Inside the books of the charity behind viral "Kony 2012" video

The viral documentary aimed at bringing infamous Ugandan warlord Joseph Kony to justice has sparked a debate about the charity group behind it and how it spends the money it raises.

San Diego-based Invisible Children's half-hour video, "Kony 2012," drew nearly 60 million YouTube views in just three days, using social media and viral marketing to appeal for viewers to buy $30 "action kits." But the group's sudden prominence brought questions about its finances.

According to the Invisible Children's 2011 990 filing, it took in $13,765,180 and spent $8,894,632, reporting the balance as assets. Some 80.5 percent of the organization's expenses went to education programs, awareness campaigns and grants to existing programs in Central Africa. Just over 16 percent went to administrative and management costs with the rest going to direct fundraising in 2011.

The group also claims that last year brought "unparalleled growth and advancement"  to Invisible Children since their inception 8 years ago.

Of the administrative costs, approximately $1.4 million went towards employee salaries and general costs, with CEO Ben Keesey earning a salary of $88,241  and founder/filmmakers Jason Russell and Laren Poole taking home $89,669 and $84,377 respectively.

Still, while the expense ratios are in line with accepted charity guidelines, some critics have found fault with the group's focus on raising awareness to the atrocities of a madman who is no longer in power and is already facing trial for international war crimes. Kony's whereabouts are unknown, but he is not believed to be leading the militant and genocidal Lord's Resistance Army anymore. Critics say Invisible Children's money and focus should be on Kony's victims and not simply on his capture.

“The issue they have is money spent on campaign awareness,” said Grant Oyston, a graduate student from Nova Scotia who has been raising questions about the Kony Campaign on his blog Visible Children, where he provided an analysis of public finance reports by the group.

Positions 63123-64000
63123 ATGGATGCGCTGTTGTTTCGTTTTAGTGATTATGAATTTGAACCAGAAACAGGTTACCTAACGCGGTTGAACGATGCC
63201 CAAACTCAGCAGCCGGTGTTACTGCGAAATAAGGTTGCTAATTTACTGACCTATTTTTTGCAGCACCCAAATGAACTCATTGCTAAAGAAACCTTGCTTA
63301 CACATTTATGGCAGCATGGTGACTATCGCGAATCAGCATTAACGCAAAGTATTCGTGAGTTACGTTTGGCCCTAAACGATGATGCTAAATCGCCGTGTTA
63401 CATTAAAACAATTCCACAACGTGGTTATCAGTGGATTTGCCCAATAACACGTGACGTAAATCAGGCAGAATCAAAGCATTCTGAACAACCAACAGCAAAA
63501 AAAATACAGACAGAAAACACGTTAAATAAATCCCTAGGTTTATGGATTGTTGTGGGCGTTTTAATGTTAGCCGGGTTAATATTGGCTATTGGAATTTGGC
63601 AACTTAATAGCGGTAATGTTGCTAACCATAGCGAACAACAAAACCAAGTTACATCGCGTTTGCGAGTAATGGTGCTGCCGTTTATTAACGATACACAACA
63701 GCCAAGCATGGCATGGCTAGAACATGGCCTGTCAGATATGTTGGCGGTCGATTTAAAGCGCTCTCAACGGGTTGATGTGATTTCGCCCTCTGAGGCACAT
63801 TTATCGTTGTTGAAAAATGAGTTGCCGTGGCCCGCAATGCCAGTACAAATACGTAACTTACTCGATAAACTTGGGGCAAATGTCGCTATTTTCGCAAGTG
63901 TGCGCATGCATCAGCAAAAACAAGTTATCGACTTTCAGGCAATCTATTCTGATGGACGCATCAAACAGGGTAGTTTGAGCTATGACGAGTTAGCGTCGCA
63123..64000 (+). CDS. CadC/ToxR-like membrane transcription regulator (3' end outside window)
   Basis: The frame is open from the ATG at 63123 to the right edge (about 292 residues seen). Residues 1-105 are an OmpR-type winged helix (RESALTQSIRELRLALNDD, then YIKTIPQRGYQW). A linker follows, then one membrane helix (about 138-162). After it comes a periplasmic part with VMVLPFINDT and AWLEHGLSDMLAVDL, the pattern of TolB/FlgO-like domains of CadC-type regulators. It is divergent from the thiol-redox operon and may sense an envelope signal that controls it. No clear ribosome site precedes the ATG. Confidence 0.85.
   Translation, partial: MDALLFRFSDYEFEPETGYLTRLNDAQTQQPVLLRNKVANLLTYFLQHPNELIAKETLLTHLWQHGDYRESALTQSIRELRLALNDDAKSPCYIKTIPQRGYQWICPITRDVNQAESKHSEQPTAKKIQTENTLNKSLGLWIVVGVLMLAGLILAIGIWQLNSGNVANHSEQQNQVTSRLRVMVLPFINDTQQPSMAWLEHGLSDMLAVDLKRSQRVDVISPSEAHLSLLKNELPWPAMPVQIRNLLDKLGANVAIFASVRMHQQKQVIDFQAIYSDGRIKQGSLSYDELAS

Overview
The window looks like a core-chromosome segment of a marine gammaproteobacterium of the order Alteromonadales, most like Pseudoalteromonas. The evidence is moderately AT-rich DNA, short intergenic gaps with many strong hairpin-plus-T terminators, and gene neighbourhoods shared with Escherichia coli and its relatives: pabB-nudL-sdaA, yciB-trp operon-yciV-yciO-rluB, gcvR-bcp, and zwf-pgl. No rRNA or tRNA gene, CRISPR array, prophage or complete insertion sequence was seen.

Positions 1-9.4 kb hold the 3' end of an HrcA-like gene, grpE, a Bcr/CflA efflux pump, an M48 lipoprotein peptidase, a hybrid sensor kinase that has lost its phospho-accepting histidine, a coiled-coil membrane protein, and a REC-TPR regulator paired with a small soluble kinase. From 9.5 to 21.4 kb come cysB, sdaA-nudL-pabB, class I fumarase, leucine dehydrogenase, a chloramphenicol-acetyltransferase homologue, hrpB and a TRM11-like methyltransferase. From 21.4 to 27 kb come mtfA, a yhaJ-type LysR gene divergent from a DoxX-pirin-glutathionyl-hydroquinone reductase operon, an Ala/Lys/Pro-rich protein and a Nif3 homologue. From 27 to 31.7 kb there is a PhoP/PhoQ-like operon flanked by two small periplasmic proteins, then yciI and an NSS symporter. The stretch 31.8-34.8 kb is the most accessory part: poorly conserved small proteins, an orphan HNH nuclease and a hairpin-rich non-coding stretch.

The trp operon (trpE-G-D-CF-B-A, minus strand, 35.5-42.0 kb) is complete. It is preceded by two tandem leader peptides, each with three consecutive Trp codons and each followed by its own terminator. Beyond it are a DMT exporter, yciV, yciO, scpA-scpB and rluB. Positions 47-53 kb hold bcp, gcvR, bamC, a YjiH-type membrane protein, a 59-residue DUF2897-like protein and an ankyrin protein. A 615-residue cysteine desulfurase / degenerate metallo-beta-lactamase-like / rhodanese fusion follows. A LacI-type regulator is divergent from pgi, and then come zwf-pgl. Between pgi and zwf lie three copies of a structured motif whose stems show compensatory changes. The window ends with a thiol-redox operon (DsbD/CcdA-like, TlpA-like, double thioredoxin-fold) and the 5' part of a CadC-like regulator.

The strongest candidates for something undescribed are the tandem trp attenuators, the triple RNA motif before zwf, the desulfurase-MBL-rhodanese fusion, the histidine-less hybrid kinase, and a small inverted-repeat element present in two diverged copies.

The LRA, has been responsible for nearly three decades of violence and genocide throughout Central Africa, has forced some 30,000 children into sexual slavery or life as soldiers, according to Invisible Children. It's young members have even been forced to slaughter their own families, according to the video, which even critics acknowledge is powerful.

President Obama's spokesman Jay Carney said Thursday the commander-in-chief applauds the campaign.

"We congratulate the hundreds of thousands of Americans who have mobilized to this unique crisis of conscience," Carney said.

More support has come from such luminaries as Oprah Winfrey, George Clooney and P. Diddy. The goal of the campaign is to use the wide reach of the Internet to stop the atrocities of the warlord, who through his Lord’s Resistance Army, has been responsible for nearly three decades of violence and genocide throughout Central Africa.

The video encourages views to buy a $30 dollar “action box” which contains bracelets, T-shirts and posters, and urges then to participate in a national day of action to plaster the posters on city streets across the nation on April 20.

“I think the energy behind #stopkony is great,” tweeted Don Cheadle on Friday and  whose portrayal of a hotel operator who fights to save his neighbors from ethnic violence in the 2010

film “Hotel Rwanda” earned him an Oscar nomination, “as long as it is tempered with awareness, sensitivity, research and a healthy dose of skepticism - as should always be the case.”

Others agree that the group’s campaign oversimplifies a complex issue.

“While their intentions are good, it’s quite dangerous because they make no mention of the fact that someone will have to use force to apprehend Kony,” Jack McDonald, a doctoral candidate and research associate at King's College's Department of War Studies in London told “People will get hurt trying to bring him to justice and it will likely be the local nationals.”